Heading off the A40 from Oxford, Le Manoir is easy to find. And while the ever busy M40 express route to London gushes exhaust fumes only a mile or so down the road, Le Manoir itself basks in the best of Oxfordshire’s countryside with the noise outside the manor house predominantly blackbirds nesting in the treetops throughout the grounds of the estate. On entering the main car park entrance (there is another reception/valet parking entrance 20 yards further down the road), we were both struck by a more expansive Le Manoir than we had imagined ahead of arrival, and an equally expansive car park, pretty much full despite being the low season of a fading January.
Before you can even survey potential parking spaces however, Le Manoir staff are on hand to look after you, your parking needs and your bags marking the start of when it's time for you to let go and let Le Manoir take the strain. It's about 100 yards from the car park to the reception, your first taste of Le Manoir grounds and your first sighting of the grand old house, but by the time you open the front door to the manor, they're already expecting you and great you by name.
The accommodation meanwhile seeks to deliver on a par with the service and it does. We've opted for a suite that we learn is part of the old stables, separate to the main house: it’s beautiful, offering double height windows that afford an oh so relaxing view onto a majestic chestnut tree in the central courtyard outside. At one end of the room, a rustic wooden table for in room dining and at the other, a real fire place holds court, something we'll get full use of this time of year, a compensation for not seeing the magnificent gardens in full bloom. The room seems to have everything else too, from the old (wooden beams and exposed stonework) to the new (no less than three flat screen TVs including one at the end of the bath tub) to the pampering (four varieties of soap in the bathroom, a giant candle and matches by the bath and a sumptuous walk in wardrobe to name just a few). Meanwhile, on arrival, the room already offers a fruit platter, a bottle of Madeira and complimentary water.
After walking the lovely grounds in the fading light of the day and enjoying down time in our room with champagne and a log fire, dinner approached. Before sitting down however, we were invited to tour the wine cellar and kitchens. If you love wine, the cellar was wonderful to see holding something like 900 labels though the real superstars of the wine list like a 1875 Mouton they reportedly have lives in safer places elsewhere. The kitchen meanwhile is vast with the prep area alone being the size of the kitchen at somewhere like The Ledbury. Even here in the kitchen ahead of dinner service, everyone bids you hello, everybody’s nice. We're also amazed at how calm the kitchen is, no shouting, swearing or running, rather, this kitchen exudes professionalism and discipline, it's hard not to be impressed.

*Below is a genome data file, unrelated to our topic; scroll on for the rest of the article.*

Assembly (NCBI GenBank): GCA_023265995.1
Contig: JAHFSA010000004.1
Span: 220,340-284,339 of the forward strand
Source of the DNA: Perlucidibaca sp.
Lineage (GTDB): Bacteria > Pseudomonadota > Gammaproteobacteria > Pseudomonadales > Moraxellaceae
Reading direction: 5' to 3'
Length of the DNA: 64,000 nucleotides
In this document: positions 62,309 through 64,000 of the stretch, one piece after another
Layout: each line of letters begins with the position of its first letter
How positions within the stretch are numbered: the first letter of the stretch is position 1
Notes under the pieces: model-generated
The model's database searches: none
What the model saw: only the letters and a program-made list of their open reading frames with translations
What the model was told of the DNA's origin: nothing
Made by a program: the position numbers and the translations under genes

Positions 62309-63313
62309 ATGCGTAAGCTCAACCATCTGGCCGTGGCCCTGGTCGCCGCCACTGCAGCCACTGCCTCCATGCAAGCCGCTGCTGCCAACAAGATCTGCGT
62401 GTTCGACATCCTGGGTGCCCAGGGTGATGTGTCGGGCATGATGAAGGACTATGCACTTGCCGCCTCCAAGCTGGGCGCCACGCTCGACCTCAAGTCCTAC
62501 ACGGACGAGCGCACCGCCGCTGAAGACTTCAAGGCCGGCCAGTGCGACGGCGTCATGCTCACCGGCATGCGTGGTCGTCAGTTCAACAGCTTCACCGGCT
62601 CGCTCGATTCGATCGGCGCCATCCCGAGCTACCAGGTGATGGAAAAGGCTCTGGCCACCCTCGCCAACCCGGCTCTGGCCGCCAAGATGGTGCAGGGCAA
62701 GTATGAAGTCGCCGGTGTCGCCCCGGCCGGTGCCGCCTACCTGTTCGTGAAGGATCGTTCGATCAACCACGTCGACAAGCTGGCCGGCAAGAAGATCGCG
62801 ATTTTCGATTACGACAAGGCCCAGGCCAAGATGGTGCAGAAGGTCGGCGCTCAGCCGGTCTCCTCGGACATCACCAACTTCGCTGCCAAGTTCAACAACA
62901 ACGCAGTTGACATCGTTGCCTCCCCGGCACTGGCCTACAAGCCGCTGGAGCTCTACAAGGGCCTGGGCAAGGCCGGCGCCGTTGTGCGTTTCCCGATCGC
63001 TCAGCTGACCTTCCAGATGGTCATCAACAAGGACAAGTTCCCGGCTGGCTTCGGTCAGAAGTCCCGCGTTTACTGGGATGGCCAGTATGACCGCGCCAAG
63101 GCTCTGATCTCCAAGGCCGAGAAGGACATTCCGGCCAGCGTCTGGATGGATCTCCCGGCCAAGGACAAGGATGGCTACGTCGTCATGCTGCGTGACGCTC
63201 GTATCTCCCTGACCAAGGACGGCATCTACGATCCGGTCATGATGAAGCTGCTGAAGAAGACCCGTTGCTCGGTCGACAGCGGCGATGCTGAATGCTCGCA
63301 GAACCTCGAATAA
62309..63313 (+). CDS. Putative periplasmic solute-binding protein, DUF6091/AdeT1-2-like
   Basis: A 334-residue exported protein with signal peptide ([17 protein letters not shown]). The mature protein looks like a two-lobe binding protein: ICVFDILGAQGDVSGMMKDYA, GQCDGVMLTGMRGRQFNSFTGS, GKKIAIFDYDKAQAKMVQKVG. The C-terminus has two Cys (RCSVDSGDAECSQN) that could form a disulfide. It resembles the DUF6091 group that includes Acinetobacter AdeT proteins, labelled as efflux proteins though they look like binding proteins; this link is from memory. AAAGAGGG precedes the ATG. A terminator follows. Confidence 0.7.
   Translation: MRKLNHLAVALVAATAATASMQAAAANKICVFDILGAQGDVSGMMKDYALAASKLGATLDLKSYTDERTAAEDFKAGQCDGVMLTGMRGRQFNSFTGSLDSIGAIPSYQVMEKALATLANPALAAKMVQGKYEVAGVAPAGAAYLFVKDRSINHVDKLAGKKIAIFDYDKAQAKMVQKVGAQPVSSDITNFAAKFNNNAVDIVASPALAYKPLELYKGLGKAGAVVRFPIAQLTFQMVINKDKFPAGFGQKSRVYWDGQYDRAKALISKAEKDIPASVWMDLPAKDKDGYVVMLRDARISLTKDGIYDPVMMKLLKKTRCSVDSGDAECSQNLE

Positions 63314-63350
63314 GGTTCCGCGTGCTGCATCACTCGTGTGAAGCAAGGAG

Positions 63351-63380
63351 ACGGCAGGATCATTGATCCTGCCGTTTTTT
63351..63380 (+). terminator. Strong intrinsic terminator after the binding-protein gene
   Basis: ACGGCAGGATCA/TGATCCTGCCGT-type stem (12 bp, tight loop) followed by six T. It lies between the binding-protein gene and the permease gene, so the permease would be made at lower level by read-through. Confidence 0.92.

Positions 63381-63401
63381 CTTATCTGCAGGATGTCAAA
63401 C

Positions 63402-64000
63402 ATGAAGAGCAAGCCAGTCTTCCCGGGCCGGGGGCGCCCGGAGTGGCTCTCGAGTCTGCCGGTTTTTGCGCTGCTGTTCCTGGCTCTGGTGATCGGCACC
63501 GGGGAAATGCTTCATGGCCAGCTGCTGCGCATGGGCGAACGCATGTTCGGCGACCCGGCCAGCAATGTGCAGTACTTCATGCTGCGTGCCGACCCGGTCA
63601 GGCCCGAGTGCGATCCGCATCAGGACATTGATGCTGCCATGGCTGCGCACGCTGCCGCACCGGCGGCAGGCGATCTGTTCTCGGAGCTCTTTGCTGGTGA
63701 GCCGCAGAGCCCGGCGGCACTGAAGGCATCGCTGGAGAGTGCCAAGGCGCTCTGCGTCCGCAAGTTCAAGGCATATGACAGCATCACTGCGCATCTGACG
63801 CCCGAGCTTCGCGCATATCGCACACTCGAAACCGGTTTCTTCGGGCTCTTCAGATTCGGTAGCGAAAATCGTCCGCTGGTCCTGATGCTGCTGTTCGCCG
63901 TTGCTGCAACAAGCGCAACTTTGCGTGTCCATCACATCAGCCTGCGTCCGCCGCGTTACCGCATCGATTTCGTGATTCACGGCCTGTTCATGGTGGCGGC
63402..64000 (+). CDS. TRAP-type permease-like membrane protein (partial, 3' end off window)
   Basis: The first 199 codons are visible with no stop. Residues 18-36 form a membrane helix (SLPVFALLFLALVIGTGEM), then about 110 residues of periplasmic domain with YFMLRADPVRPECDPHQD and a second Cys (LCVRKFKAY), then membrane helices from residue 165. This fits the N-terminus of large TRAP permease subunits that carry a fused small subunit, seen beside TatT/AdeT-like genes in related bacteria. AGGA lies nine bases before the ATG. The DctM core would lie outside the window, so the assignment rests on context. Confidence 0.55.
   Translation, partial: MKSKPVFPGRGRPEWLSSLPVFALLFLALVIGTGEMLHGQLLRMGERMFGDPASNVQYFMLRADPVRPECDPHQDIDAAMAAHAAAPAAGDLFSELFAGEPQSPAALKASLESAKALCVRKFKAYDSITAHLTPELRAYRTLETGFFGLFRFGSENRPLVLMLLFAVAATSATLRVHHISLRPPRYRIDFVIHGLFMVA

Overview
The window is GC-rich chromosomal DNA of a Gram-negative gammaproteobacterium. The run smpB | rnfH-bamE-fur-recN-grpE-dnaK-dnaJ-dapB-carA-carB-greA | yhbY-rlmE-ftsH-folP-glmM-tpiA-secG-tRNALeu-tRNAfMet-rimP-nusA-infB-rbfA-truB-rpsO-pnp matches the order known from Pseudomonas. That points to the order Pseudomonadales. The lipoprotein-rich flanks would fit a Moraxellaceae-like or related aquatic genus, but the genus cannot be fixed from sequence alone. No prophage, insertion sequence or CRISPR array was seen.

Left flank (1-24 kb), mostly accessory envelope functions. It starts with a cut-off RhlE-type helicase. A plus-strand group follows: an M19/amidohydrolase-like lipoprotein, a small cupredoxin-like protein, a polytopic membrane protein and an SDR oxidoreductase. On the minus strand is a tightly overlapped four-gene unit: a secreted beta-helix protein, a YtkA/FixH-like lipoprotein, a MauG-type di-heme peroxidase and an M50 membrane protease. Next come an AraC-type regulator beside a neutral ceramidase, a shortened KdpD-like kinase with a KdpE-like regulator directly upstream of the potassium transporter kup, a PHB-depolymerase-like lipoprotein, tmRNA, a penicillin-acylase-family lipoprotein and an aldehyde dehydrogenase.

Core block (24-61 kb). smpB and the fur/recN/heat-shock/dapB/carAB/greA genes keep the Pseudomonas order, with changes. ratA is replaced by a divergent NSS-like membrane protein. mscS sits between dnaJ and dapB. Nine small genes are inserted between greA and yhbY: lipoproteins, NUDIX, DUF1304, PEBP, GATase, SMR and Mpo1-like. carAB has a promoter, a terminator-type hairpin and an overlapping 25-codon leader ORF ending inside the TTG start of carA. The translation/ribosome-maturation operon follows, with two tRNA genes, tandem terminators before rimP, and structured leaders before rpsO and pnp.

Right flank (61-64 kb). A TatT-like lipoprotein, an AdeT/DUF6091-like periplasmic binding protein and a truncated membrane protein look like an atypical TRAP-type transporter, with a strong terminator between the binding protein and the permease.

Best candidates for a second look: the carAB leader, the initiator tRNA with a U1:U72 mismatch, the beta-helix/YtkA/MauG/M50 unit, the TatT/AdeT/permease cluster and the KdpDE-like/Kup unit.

The dining room itself is larger than we'd expected, holding up to 100 covers at maximum capacity; tonight it is still impressively busy for a Monday in January but is still nevertheless cruising at a somewhat lower altitude. As an extension from the original manor house, the dining room is also more modern in its feel combing English, French and Asian influences. Service obeys all the formal norms but equally manages to be relaxed and friendly, a place where the focus is on the customer rather than the restaurant’s own solipsistic grandeur.
That night's dinner was not the only opportunity of course to sample Le Manoir’s cooking and we enjoyed both breakfast and dinner the following night in our room. The highlight of breakfast was smoked salmon and scrambled eggs, decadently topped with caviar. Both the quality of the salmon and superbly cooked eggs made this a breakfast treat and tasted pristine despite the journey time across the courtyard from the kitchen to our room. Similarly, an order of Beef Bourguignon delivered a slightly non tradition dish (no bacon, shallots, mushrooms, instead cauli, celery and broccoli) but it was absolutely superb with an amazing densely dark beef over which an equally dark sauce was poured which combined was probably the best of its kind we’ve tasted.
Many who go to Le Manoir will do so for a special occasion, dipping deep into savings to do so, for let’s be fair, it doesn’t come cheap. But making you feel special is very much what Le Manoir excels at and when the time came to check out and for us to say goodbyes, despite it being only a few days, it felt like we were leaving old friends. If you have a list of ‘things to do before you die’, the addition of staying at Le Manoir to the list is a must, for that way, you’re guaranteed to get a glimpse of heaven before you do.
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